financial obligations of the members, including his pecuniary its privilege to transact business in its area.
accountability arising from or caused or occasioned by his
exercise or performance of his official functions or duties, or Again, in the 2004 case of Rubia v. Government Service
incurred relative to or in connection with his position or Insurance System,17 the Court declared that any interpretation
otherwise, is in favor of GSIS.8 (italics supplied) that gave Section 39 an expansive construction to exempt all
GSIS assets and properties from legal processes was
We find no reversible error in the decision and resolution of unwarranted. These processes included the levy and
the CA. garnishment of its assets for taxes or claims enforced against
it. The Court there ruled that the exemption under Section 39
Even if the charter of the GSIS generally exempts it from tax of the GSIS Charter should be read consistently with its
liabilities, the prescription is not so encompassing as to make avowed purpose the maintenance of its actuarial solvency to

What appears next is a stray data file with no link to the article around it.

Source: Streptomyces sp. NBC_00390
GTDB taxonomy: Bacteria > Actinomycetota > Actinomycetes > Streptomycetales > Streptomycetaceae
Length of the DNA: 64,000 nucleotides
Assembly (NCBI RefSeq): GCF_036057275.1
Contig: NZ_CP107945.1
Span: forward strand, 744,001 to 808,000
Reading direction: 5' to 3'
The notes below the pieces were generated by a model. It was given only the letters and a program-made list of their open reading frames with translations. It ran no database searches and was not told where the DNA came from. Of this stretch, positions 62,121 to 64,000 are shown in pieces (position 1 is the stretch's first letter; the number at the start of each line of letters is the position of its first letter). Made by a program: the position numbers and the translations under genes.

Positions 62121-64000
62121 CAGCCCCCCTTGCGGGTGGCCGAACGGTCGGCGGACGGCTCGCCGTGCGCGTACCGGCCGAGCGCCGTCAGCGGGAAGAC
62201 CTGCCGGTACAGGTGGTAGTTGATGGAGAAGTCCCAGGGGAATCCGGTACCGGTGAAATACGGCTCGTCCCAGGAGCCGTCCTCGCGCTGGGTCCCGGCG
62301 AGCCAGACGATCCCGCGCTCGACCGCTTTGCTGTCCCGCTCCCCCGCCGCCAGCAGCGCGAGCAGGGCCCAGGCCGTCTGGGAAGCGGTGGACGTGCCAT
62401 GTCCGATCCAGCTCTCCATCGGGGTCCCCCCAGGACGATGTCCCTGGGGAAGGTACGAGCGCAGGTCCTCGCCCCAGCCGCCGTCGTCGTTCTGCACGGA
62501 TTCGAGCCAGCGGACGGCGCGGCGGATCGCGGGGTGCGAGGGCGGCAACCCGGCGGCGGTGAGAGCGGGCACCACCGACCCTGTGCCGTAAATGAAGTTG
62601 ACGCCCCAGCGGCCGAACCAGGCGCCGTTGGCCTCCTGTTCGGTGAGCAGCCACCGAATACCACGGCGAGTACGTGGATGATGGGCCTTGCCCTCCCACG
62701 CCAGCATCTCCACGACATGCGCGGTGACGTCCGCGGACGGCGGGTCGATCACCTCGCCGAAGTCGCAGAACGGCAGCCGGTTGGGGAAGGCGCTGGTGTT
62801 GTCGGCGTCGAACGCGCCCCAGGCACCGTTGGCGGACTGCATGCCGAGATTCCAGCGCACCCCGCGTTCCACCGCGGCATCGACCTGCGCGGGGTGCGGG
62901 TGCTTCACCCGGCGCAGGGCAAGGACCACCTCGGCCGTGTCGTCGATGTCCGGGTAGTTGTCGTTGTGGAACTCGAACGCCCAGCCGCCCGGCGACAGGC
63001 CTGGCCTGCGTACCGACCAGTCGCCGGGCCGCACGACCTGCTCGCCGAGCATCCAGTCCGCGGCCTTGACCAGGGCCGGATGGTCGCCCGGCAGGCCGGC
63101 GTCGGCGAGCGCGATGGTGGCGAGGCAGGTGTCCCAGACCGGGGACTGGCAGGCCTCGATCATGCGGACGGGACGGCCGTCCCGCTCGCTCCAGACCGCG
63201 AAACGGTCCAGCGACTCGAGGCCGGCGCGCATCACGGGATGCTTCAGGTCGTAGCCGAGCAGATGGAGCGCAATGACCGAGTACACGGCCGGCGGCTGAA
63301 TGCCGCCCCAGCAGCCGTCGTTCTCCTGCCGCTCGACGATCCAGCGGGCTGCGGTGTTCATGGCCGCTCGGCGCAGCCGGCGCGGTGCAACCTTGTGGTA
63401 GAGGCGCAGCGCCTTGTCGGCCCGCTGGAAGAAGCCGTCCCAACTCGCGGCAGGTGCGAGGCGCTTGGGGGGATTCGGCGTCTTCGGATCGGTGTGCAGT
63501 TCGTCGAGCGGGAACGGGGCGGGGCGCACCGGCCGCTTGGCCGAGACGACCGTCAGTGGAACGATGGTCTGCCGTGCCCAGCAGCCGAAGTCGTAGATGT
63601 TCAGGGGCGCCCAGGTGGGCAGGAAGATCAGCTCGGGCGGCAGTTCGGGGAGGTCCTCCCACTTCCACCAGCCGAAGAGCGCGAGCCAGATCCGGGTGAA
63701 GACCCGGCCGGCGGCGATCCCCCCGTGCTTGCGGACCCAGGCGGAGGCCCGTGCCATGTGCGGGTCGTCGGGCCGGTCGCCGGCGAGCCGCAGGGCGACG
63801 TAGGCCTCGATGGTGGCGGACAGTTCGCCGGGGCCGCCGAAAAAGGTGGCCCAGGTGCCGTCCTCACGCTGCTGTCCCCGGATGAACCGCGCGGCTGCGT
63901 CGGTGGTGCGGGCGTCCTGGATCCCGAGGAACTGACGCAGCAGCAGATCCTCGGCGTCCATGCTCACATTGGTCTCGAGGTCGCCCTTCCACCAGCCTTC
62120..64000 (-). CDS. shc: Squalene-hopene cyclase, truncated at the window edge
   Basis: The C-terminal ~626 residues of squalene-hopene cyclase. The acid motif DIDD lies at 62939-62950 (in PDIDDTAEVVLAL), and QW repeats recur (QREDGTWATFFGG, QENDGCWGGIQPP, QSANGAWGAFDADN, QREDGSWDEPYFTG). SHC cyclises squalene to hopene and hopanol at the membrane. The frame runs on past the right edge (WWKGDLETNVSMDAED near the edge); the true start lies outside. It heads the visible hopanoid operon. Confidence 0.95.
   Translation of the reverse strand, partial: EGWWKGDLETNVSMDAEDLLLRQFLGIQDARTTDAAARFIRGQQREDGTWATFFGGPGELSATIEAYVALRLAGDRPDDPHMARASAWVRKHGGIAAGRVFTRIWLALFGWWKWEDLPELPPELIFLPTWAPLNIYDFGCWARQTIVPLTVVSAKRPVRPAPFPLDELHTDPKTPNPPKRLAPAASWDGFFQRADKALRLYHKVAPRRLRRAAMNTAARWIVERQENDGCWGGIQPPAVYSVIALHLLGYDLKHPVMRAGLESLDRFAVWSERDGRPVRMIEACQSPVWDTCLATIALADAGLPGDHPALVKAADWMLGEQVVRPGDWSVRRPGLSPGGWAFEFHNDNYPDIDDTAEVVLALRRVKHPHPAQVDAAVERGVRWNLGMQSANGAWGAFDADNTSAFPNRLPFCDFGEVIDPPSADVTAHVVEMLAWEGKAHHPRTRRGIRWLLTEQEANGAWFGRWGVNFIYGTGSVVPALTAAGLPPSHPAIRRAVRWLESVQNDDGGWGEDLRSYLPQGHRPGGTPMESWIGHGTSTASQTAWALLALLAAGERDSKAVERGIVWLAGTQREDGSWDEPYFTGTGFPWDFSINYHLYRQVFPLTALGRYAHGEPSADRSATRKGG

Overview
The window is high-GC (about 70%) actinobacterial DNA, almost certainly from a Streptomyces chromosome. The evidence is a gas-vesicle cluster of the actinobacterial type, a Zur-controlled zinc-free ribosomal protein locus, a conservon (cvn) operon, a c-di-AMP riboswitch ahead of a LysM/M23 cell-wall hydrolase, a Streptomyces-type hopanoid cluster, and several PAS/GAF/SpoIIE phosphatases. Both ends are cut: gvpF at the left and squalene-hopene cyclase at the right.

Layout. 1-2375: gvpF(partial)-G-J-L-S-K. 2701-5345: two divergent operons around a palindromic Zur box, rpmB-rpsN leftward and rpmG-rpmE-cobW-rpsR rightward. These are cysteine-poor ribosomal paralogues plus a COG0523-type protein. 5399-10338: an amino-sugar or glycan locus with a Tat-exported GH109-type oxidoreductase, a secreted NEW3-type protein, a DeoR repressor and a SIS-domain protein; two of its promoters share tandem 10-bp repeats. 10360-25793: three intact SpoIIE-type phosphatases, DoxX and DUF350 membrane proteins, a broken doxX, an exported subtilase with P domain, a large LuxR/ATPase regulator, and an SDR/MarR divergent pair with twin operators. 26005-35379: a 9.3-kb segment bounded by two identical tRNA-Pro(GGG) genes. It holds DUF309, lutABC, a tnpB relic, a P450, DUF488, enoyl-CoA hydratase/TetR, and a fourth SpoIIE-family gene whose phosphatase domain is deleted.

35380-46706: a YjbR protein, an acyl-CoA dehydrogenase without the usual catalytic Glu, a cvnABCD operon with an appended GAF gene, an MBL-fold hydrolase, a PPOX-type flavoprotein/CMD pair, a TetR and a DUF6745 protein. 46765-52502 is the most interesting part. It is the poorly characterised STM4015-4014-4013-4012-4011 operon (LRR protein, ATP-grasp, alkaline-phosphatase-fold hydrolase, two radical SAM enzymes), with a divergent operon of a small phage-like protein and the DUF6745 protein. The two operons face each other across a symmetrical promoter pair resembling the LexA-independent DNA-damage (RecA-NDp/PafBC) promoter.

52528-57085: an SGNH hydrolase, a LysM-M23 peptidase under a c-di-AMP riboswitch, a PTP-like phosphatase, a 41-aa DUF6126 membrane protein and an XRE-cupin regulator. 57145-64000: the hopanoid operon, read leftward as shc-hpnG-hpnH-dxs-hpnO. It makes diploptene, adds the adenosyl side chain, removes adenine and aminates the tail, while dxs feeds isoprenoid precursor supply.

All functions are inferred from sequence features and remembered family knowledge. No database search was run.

the tax exemption applicable to the properties in dispute here. finance the retirement, disability and life insurance benefits of
its members. The Court meant that the tax-exempt properties
In the early case of City of Baguio v. Busuego,9 we held that and assets of GSIS referred to those that remained at its
the tax-exempt status of the GSIS could not prevent the disposal and use, either for investment or for income-
accrual of the real estate tax liability on properties transferred generating purposes. Properties whose actual and beneficial
by it to a private buyer through a contract to sell. In the use had been transferred to private taxable persons, for
present case, GSIS had already conveyed the properties to consideration or otherwise, were excluded and were thus
private persons thus making them subject to assessment and taxable.
payment of real property taxes.10 The alienation of the
properties sold by GSIS was the proximate cause and In Mactan Cebu International Airport Authority v. Marcos,18
necessary consequence of the delinquent taxes due. the Court ruled that the exemption of a government-owned or
controlled corporation from taxes and other charges was not
The doctrine laid down in City of Baguio is reflected in absolute and could be withdrawn, as in fact certain provisions
Section 234 (a) of the LGC,11 which states: of the LGC, including Section 234 (a), were deemed to have
expressly withdrawn the tax-exempt privilege of petitioner as
Section 234. Exemptions from Real Property Tax. The a government-owned corporation.
following are exempted from payment of the real property tax: